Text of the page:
How to spot a dating fraud, courtesy of the WSJ

Several days ago, I came across a tweet from The Wall Street Journal that asked “How can I tell if the person I met on an online dating site is fake?” Do tell, WSJ.

The first two sentences of the article were spot on: “As with many relationship issues, the first step is to listen to your gut. If something seems off, it probably is.”

I wish they stopped there, but they didn’t. Instead, the article proceeds to offer some very questionable tactics for sussing out a phony. Three of my favorites:

Ask the person to send you photos. Do a photo search using a tool such as Google Image Search to determine if that photo appears on someone else’s social-media site.

Copy the person’s email address or parts of his or her profile or messages and paste them into a Google search to see if they show up elsewhere.

Make sure the person shows up in public searches. If he says he owns a house, does it show up on Zillow.com?

In other words, the WSJ suggests that we all act like lunatics. That we confirm someone is who he or she claims to be by lurking around online and cross-referencing his or her digital profile. That we verify someone else’s authenticity by becoming amateur detectives. Talk about bad advice.

The real problem with adopting the crazy behavior they propose is that once you do, it’s hard to stop. Make a habit of conducting image searches and you’ll think nothing of combing through decades of employment history on LinkedIn or hundreds of photos on Facebook. With any luck, you can estimate your date’s salary and map out all past relationships before you even really get to know him or her. But why stop there? Take a peak at his phone while he’s in the bathroom and riffle through a few drawers while he’s out with the dog. Does that apartment listing you found on Zillow have a fire escape? Well climb on up there! See what you can see.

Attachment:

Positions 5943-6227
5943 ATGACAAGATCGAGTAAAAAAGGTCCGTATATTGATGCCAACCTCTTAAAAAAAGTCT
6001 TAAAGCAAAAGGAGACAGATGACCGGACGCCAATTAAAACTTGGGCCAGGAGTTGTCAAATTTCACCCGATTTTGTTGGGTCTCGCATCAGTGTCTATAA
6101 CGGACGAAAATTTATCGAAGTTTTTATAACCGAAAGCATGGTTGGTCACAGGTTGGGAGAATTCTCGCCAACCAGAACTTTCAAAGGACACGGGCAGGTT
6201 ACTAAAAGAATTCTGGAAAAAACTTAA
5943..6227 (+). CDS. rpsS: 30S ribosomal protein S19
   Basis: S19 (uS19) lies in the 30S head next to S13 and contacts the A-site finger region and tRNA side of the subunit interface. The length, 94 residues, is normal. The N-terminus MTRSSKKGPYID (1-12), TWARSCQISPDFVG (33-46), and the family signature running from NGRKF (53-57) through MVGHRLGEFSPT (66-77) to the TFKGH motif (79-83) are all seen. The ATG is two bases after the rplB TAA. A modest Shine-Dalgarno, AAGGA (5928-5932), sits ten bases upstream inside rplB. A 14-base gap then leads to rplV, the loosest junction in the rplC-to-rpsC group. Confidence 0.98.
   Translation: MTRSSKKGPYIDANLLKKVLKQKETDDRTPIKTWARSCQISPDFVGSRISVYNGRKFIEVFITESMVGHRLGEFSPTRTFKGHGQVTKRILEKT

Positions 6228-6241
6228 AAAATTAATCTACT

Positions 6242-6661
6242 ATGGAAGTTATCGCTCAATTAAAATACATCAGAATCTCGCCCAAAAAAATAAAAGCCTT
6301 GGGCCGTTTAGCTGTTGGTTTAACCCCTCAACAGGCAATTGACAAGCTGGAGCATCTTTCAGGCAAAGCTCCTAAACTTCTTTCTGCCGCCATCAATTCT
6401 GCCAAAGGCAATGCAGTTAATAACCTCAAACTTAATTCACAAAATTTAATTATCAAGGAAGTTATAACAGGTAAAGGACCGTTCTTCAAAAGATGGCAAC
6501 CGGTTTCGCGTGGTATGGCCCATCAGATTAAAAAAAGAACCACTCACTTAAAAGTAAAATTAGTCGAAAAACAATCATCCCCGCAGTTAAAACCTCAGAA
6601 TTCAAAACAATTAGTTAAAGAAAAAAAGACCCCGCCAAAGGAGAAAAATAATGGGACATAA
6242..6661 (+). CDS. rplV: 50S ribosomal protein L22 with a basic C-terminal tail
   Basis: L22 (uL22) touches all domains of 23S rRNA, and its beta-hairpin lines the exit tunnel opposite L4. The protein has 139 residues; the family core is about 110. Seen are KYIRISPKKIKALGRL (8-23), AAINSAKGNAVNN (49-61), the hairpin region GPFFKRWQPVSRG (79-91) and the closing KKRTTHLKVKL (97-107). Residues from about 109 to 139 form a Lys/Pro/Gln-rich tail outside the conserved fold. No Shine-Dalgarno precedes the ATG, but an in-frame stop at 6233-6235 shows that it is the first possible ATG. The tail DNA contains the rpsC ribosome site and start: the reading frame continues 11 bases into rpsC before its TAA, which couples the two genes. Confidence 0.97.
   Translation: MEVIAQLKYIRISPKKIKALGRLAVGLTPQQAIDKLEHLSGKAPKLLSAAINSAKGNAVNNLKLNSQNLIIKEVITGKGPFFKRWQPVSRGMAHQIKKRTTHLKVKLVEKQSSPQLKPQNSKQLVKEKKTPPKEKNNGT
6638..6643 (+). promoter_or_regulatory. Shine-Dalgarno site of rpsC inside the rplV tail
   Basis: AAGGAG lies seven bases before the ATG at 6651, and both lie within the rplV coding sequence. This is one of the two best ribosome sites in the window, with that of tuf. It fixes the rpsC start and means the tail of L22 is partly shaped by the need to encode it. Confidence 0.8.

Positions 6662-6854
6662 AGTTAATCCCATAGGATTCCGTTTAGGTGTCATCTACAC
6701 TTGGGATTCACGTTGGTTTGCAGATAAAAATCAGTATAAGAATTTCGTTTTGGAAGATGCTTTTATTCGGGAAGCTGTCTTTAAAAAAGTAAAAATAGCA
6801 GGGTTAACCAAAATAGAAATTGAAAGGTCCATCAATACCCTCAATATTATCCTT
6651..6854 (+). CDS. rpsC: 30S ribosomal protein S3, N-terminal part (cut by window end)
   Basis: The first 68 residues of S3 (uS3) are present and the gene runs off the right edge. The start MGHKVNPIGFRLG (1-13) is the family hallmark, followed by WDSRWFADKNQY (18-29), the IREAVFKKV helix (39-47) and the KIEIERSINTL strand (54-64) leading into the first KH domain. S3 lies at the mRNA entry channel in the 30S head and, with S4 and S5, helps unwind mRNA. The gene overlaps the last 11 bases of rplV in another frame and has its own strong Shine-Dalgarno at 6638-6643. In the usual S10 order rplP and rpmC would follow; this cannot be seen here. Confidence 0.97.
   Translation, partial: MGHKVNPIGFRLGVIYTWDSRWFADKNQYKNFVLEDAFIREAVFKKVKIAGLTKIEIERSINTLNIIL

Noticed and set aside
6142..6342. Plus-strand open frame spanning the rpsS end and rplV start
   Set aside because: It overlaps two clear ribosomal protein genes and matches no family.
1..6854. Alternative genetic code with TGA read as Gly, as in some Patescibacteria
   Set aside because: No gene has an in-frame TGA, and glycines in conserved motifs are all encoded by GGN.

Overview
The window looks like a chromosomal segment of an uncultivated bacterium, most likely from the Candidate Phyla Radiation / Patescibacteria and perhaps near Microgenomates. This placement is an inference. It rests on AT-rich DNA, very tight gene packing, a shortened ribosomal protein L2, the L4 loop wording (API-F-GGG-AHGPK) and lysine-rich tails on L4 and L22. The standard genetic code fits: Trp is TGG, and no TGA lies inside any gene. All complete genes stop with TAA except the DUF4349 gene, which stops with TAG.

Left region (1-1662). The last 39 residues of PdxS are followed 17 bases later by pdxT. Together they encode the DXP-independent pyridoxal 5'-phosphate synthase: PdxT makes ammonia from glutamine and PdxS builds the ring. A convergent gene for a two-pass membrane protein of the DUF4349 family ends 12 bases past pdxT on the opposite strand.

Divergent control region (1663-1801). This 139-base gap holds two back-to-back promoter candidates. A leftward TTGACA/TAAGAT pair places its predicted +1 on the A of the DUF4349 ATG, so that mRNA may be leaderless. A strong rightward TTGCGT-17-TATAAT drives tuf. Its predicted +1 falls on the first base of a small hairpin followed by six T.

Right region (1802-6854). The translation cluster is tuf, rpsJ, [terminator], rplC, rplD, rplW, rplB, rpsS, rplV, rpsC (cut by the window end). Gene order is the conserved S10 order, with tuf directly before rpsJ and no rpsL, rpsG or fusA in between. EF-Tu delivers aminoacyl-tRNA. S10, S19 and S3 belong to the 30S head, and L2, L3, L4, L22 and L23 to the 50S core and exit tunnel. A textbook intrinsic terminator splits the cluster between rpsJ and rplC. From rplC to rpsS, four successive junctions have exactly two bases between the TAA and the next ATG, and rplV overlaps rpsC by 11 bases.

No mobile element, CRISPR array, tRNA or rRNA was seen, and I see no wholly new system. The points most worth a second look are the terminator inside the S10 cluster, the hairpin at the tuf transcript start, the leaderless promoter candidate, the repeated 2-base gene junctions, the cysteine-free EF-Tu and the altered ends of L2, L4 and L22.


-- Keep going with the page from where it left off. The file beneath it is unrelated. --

Sadly, getting burned is all part of the process and anyone in the dating scene knows it. I once went out with a banker whose online profile led with “Nice guy.” He turned out to have a wife and child in Israel. Several months later, I met a lawyer on the same site. I got a text message from him one morning just after he left my apartment. It said, “There’s something I should tell you. I’m moving to Houston on Monday.”

But even with those horror stories in mind, I’m not in favor of adding more crazy to the dating game with online detective work. I’d rather exercise more caution and try to develop a better sense of judgment. If nothing else, I’d prefer to do things the old-fashioned way and find out that someone is a nutjob when he goes on a rampage at a restaurant because his butternut squash ravioli arrive cold.

Tempting as it may be to try and save myself the time and trouble – not to mention the heartache – of finding out that someone is a fraud early on, snooping isn’t the way to do it. It’s possible that I’ll find a rotten apple, but it’s just as likely that I’ll scare off a good one.

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